Of course, not all growers are fortunate enough to sell their quinoa to fair-trade organizations, and many receive less for their product. Regardless of the price, Rollet says, an average small farmer with two or three hectares to work will set aside roughly a tenth of his harvest for personal use and sell the rest. It's hard to see how rising prices could be considered anything but good for these people.
Of greater concern to Rollet is the environmental degradation that could result from more aggressive quinoa cultivation. His and some other quinoa merchants require an organic, rotational grazing system in which llamas are pastured on fallow fields, which helps stabilize the soil—and ensures llama meat on peasant tables. Reportedly, this method works really well with quinoa.
This isn't to say there are no growing pains as the worldwide demand for quinoa continues to increase. There have been squabbles over land and water. Farmers have been screwed by middlemen.
Those hit hardest by the rising price of quinoa are probably quinoa eaters that live in urban areas, since they must pay higher prices for the grain, but don't reap the economic benefits. This is especially true for those who have moved to the city from the countryside, and are used to having access to quinoa but can no longer afford it. But at the same time, rising quinoa prices are drawing many urban refugees back to the countryside, where it's now possible to make a living from farming.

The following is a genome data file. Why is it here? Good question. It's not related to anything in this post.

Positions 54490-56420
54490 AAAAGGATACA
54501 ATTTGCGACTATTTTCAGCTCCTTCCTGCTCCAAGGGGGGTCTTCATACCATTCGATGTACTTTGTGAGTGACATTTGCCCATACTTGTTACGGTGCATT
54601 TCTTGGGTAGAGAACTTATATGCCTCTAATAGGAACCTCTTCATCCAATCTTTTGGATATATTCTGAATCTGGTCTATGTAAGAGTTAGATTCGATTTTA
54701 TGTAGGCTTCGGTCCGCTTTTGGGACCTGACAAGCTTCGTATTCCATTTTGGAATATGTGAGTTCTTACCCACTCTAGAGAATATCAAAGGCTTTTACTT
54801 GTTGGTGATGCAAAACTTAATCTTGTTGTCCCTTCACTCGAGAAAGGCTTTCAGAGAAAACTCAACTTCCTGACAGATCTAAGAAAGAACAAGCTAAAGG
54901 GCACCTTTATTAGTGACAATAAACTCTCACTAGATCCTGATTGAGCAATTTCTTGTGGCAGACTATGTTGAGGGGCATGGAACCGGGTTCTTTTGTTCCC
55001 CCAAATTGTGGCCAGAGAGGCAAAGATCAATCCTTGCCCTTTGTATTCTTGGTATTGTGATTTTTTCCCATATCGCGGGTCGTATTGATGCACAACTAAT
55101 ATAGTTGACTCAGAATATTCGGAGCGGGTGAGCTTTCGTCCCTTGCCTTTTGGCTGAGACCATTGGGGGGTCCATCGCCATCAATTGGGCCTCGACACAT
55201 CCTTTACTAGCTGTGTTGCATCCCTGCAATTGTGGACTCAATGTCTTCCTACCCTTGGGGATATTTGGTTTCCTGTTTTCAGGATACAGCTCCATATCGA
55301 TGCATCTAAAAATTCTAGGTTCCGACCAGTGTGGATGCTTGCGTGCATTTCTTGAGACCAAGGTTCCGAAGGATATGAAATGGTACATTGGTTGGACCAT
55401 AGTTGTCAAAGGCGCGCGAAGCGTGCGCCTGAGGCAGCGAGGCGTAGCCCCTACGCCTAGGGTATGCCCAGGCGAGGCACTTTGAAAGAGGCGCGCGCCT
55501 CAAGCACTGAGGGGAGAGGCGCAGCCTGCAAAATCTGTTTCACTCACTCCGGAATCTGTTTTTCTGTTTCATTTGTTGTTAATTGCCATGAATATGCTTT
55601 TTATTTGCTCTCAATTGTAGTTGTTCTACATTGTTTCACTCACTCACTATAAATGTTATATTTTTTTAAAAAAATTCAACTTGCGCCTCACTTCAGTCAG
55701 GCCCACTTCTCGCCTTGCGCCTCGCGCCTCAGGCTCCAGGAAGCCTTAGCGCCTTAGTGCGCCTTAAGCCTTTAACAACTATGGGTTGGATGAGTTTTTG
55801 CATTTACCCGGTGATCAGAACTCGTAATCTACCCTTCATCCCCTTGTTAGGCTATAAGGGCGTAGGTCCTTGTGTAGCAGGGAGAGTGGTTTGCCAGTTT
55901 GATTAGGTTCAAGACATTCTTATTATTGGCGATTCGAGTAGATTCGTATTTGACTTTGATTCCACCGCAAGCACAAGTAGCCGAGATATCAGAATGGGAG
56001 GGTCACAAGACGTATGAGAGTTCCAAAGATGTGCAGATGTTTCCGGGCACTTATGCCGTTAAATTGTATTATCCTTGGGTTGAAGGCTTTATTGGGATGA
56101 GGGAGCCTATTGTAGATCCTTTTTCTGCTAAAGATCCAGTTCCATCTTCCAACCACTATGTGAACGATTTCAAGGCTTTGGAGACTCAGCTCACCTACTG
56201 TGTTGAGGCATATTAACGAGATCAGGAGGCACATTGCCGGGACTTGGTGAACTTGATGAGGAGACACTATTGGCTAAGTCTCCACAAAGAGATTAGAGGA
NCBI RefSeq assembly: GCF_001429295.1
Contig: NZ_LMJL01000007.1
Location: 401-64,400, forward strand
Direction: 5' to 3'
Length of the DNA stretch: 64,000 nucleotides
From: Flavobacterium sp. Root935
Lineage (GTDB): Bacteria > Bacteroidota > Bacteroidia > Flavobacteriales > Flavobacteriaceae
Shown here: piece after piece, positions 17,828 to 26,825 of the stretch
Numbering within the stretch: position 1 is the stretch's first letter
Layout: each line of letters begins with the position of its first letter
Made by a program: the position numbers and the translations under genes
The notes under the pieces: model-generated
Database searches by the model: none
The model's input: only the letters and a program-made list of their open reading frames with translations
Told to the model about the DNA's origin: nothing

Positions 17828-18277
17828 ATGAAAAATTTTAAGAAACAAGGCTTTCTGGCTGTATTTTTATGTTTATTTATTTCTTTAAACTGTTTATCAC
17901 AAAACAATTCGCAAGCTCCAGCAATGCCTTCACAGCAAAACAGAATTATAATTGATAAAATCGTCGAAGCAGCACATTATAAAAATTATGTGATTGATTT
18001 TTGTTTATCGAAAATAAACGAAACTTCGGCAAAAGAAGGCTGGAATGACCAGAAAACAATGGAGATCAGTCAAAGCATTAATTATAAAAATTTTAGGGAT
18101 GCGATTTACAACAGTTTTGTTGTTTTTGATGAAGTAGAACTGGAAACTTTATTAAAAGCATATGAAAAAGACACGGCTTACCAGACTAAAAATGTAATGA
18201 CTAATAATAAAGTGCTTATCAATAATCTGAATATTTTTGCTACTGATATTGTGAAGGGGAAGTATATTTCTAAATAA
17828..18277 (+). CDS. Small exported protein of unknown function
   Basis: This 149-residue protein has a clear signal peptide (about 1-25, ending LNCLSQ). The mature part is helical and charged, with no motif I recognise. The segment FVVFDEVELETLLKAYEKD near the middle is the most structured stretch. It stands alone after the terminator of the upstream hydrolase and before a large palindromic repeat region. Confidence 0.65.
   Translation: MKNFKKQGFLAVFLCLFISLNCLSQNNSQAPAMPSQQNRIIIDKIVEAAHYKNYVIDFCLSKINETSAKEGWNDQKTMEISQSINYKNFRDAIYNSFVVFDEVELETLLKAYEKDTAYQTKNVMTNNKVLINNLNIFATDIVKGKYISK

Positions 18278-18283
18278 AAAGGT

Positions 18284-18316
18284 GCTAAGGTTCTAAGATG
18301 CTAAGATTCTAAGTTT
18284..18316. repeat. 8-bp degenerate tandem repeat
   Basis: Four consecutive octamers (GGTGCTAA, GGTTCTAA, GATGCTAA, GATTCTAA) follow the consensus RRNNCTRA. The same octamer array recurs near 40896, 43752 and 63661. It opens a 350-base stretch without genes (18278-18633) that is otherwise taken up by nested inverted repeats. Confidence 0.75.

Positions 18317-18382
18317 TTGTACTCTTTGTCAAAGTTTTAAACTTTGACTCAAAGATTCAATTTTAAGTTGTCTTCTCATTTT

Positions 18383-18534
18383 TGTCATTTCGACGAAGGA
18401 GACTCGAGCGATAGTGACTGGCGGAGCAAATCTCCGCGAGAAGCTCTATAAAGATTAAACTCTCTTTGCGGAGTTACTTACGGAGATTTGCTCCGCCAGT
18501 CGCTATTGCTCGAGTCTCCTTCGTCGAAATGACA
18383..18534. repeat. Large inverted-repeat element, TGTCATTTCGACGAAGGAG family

In her analysis, Emma Banks points out that while quinoa farming has for years received state support in Peru, in Bolivia it's largely been a grassroots effort, with producers organizing and collecting the necessary equipment to process seeds and bring back quinoa real, the most commercially viable variety of quinoa. "The quinoa boom greatly benefits farmers in spite of little state support," she wrote.
The UN has declared 2013 the International Year of Quinoa, saying it has the potential to advance food security around the globe and prevent malnutrition. In fact, quinoa is so nutritionally complete that NASA is considering it as astronaut food for long space rides. It's a favorite of vegetarians because it's so high in protein, and because it's a rare plant-based food that contains a full complement of amino acids.
Locavores in the U.S. who are concerned about the distance neccessary to transport quinoa can take heart in the fact that farmers in Oregon and Colorado are figuring out how to grow it. That said, domestic quinoa sells out quickly after every harvest, so for the time being quinoa lovers will be importing most of the grain from the altiplano. And that's not a bad thing. Wherever it's grown, concerns about buying imported quinoa are overblown.
The Guardian calls it " … a ghastly irony when the Andean peasant's staple grain becomes too expensive at home because it has acquired hero product status among affluent foreigners."
There is, in fact, a ghastly irony here. It's when media stories discourage people from buying imported quinoa in the name of solidarity with the locals. But instead of helping, such reports threaten to kick the legs out from under one of the most promising industries in one of the world's poorest places.